Omleen Ajimal, director of international tax at Squire Patton Boggs, ponders the future of the hybrid, following the recent ECOFIN amendments to the EU Parent Subsidiary Directive to counter such arrangements
Hybrids’ - or rather, strictly speaking, ‘hybrid mismatch arrangements’ are in the firing line.
For those unfamiliar with the international tax lexicon, a hybrid mismatch arrangement is one that exploits differences, between two countries, in how the same instrument or entity is taxed.
For example, a hybrid mismatch arrangement might involve an instrument that is treated as debt in one country (and so obtains tax deductions) and treated as equity in another country (and so avoids taxable receipts). Other arrangements might involve obtaining multiple tax deductions, or generating multiple tax losses, in different countries.
For decades, wily tax types (don’t worry, I stand with you) have been using various types of instrument, including preference shares, convertible bonds, equity default swaps and tracker-certificates (and many colourful overseas equivalents), in international tax structuring, to create advantageous tax treatment mismatches. And for decades, tax authorities have been becoming increasingly irate about them and trying harder and harder to kill them off.
The problem, from the tax authorities’ point of view, is that hybrid mismatch structures are unusually difficult to kill. The issue is the difficulty in pinning down, unequivocally, which country has lost the tax revenue that it could otherwise have earned. How do you shoot something down when you cannot clearly identify the damage it has done? Or, more precisely, identify where the damage has been done?
You could try a general anti-abuse rule (GAAR), which takes an axe to arrangements if they have been created purely to avoid tax. However, to target the axe, you need to show a direct link between the arrangements and avoidance of tax of the specific jurisdiction that hosts that GAAR. Not always easy.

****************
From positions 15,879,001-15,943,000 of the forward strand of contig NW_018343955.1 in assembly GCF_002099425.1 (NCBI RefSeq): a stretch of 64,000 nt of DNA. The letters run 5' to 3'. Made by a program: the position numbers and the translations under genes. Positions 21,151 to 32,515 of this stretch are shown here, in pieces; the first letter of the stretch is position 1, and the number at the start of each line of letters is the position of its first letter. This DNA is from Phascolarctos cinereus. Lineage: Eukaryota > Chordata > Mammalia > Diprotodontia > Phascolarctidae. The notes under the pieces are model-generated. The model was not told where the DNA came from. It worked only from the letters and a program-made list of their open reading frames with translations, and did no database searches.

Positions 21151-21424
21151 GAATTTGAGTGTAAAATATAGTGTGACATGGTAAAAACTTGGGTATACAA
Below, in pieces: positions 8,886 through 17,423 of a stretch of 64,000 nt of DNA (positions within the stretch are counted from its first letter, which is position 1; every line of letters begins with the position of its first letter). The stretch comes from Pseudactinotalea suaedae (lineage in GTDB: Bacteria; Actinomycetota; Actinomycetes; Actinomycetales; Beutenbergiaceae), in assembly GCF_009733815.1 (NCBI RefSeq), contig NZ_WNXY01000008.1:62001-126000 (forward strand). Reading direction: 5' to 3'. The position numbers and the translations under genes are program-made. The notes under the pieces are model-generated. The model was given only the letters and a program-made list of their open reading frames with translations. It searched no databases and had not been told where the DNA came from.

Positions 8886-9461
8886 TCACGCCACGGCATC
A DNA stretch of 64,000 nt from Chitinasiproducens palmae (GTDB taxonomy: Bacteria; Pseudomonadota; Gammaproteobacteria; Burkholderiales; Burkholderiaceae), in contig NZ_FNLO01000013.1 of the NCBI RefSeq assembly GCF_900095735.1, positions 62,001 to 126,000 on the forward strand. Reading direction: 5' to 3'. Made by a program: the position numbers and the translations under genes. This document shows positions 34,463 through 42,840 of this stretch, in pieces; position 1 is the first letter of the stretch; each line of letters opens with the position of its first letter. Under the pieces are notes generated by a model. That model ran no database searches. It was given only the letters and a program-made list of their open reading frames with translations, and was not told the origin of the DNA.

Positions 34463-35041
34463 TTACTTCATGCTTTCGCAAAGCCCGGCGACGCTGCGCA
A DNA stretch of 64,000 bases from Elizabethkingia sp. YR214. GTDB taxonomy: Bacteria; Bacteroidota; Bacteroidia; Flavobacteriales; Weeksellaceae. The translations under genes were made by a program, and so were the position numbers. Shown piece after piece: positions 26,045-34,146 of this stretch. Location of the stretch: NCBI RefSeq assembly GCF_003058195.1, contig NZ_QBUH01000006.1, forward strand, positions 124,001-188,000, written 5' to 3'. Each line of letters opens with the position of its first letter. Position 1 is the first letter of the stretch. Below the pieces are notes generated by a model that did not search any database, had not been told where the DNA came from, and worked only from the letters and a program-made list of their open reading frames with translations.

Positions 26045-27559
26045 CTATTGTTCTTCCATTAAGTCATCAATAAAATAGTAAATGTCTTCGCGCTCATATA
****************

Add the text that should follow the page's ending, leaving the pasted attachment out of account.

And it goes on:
Or you could try a ‘specific anti-avoidance rule (SAAR), that indirectly impacts hybrid arrangements by, for example, denying tax deductions for a payment in one country, in circumstances in which that payment suffers no/minimum tax in another country. Sadly, a SAAR is not a universal poison, as it can only tackle specific payments in specific circumstances.
The issue is the difficulty in pinning down, unequivocally, which country has lost the tax revenue that it could otherwise have earned
Or you could try a targeted anti-avoidance rule (TAAR), which targets hybrid structures that are specifically defined within the rule. However, a TAAR does not offer universal destruction either: people will carry on with structures that do not wholly fall within it.
In the Finance (Number 2) Act 2005, HMRC tried to close down some hybrid structures, through SAAR-type rules that allow HMRC to issue notices to companies, to cancel the tax advantages of their hybrid schemes, in certain circumstances. More recently the Organisation for Economic Cooperation & Development, as part of its lofty Action Plan on Base Erosion and Profit Shifting, hopes to create prototype legislation for countries to tighten existing anti-hybrid rules.
ECOFIN’s recent announcement, which will affect intra-group hybrid loan structures, is only the most recent attack; ECOFIN is planning another, in the form of a more universal anti-abuse provision.
In due course, when the OECD and ECOFIN have published final draft legislation, I will return to you with my detailed analysis, comparing and contrasting it all, with my view on whether any of it will mean the final end of the hybrid. My guess: not likely. Hybrids are very hard to kill.
Omleen Ajimal is director of international tax at Squire Patton Boggs